Guitars inspire cult-like devotion: an aficionado can tell you precisely when and where their favourite instrument was made, the wood it is made from, and that wood's unique effect on the instrument's sound. In The Guitar, Chris Gibson and Andrew Warren follow that fascination around the globe as they trace guitars all the way back to the tree. The authors take us to guitar factories, port cities, log booms, remote sawmills, Indigenous lands, and distant rainforests, on a quest for behind-the-scenes stories and insights into how guitars are made, where the much-cherished guitar timbers ultimately come from, and the people and skills that craft those timbers along the way.
Gibson and Warren interview hundreds of people to give us a first-hand account of the ins and outs of production methods, timber milling, and forest custodianship in diverse corners of the world, including the Pacific Northwest, Madagascar, Spain, Brazil, Germany, Japan, China, Hawaii, and Australia. They unlock surprising insights into longer arcs of world history: on the human exploitation of nature, colonialism, industrial capitalism, cultural tensions, and seismic upheavals. But the authors also strike a hopeful note, offering a parable of wider resonance – of the incredible but underappreciated skill and care that goes into growing forests and felling trees, milling timber, and making enchanting musical instruments, set against the human tendency to reform our use (and abuse) of natural resources only when it may be too late. The Guitar promises to resonate with anyone who has ever fallen in love with a guitar.
Part 1 Guitar Worlds
1 * The Guitar
2 * The Factory
3 * The Sawmill
Part 2 Into the Forest
4 * Rosewood
5 * Sitka
6 * Koa
7 * Guitar Futures
Chris Gibson is a professor of geography at the University of Wollongong, Australia. Andrew Warren is a senior lecturer in economic geography at the University of Wollongong, Australia. They are coauthors of Surfing Places, Surfboard Makers: Craft, Creativity and Cultural Heritage in Hawai'i, California, and Australia.
"The Guitar has everything necessary to become a classic in more than one discipline [...] of interest to those who want to know what a continuous hunger for six strings demands from nature and how it promotes certain supply chains worldwide."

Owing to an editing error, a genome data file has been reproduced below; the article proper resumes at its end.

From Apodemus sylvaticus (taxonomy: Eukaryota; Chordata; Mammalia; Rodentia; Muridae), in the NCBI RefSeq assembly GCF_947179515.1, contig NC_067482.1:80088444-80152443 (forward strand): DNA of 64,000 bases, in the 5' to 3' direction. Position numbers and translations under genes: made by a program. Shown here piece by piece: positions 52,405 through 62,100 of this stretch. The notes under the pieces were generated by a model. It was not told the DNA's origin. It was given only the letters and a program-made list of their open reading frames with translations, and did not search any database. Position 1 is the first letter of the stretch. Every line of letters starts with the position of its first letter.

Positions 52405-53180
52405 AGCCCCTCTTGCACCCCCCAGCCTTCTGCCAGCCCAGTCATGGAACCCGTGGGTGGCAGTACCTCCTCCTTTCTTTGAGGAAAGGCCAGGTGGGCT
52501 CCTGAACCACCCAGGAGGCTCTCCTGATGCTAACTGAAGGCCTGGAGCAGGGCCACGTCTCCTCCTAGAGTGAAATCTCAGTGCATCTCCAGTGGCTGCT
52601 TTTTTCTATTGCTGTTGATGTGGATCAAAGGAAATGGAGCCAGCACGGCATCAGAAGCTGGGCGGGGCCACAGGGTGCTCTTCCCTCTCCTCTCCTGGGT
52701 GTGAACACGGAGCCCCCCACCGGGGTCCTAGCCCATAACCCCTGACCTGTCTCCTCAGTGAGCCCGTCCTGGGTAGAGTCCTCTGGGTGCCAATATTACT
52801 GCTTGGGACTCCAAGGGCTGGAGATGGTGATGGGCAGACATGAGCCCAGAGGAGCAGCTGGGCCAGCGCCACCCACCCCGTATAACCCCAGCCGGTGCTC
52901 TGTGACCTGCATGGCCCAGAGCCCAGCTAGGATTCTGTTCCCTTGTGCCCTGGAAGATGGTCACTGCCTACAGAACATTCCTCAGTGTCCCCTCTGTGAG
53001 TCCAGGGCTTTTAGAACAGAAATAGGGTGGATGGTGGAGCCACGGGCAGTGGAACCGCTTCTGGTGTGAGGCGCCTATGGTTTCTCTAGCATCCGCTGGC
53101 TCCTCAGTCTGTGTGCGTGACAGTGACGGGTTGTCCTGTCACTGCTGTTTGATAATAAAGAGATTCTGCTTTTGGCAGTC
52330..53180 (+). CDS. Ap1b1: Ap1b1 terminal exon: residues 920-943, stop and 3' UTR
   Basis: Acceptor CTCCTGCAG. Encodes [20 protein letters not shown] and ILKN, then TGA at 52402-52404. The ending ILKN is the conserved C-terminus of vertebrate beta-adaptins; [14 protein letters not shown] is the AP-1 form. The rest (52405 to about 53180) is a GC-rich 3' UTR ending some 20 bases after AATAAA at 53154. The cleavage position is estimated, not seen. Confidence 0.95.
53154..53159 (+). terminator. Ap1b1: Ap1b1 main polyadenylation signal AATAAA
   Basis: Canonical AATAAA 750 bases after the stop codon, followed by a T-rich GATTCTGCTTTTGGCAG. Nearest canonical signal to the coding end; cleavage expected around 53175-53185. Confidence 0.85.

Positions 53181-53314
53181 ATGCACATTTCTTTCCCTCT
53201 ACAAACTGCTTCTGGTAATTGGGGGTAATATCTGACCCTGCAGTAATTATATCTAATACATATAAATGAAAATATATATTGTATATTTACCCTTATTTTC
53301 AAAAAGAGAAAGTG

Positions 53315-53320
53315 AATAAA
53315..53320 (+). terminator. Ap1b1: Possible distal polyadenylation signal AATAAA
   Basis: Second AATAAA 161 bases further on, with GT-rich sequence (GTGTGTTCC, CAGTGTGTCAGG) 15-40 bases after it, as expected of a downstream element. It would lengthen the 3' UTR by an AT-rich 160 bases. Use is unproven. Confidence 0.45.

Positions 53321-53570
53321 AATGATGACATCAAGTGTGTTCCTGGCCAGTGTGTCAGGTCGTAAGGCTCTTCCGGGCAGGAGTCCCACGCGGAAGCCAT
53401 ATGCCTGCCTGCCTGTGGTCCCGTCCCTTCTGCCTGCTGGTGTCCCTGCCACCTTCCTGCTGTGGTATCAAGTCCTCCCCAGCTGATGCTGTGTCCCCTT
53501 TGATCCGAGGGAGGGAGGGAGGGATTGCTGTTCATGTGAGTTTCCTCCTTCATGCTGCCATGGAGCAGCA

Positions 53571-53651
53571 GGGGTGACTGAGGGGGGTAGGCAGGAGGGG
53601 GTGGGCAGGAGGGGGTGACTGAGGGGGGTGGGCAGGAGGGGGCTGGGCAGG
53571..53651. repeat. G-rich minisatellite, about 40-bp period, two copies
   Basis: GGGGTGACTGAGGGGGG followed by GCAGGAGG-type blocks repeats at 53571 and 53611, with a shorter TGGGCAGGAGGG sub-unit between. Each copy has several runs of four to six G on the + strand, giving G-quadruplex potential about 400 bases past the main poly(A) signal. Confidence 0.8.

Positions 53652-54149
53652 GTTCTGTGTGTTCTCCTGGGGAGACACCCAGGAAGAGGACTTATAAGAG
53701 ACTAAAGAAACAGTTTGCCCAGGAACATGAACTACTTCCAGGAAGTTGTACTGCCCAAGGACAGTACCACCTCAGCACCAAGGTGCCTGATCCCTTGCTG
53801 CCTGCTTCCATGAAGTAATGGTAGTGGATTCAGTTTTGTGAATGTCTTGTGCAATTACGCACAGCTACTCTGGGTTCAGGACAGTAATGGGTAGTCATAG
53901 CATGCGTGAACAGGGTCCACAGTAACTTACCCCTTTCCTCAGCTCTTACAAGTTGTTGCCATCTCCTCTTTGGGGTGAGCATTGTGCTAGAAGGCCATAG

"At a time when our world faces increasing global crises Gibson and Warren trace guitars back to their trees to offer the first sustained example of how to rethink commodity chains as chains of care. Through rich, multi-sited ethnographic research Gibson and Warren show how people across the Global North and Global South attempt to sustain each other and their skilled handcraft industry by caring for the trees and the forests, by caring for one other along with everyone in the chain, and by caring for trees they will never, as individuals, live to see become guitars – in order that someone else someday can. Richly researched and compellingly crafted, this book stands as a model for the creative soul of geographical scholarship."
– Dydia DeLyser, California State University, Fullerton
"How old is a guitar? Did its life begin in the hands of the player, in the workshop or the factory, in the sourcing of its wood, or in the forests from which it came with their majestic, centuries-old trees? In an exhilarating, round-the-world journey, Gibson and Warren follow the trail of this most eloquent of instruments to its arboreal roots. Full of colourful characters, it's a story that will keep you on edge of your seat."
– Tim Ingold, University of Aberdeen
"Every guitar maker, and player, should read it."
– Miles Jackson, CEO of Cole Clark
"The book integrates cultural practices and environmental issues of profound importance. It will have a vast appeal to those who, like myself, buy, use, and love guitars. Beautifully written, jargon-free, clear, and vivid. Brilliant!"
– Doug Harper, Duquesne University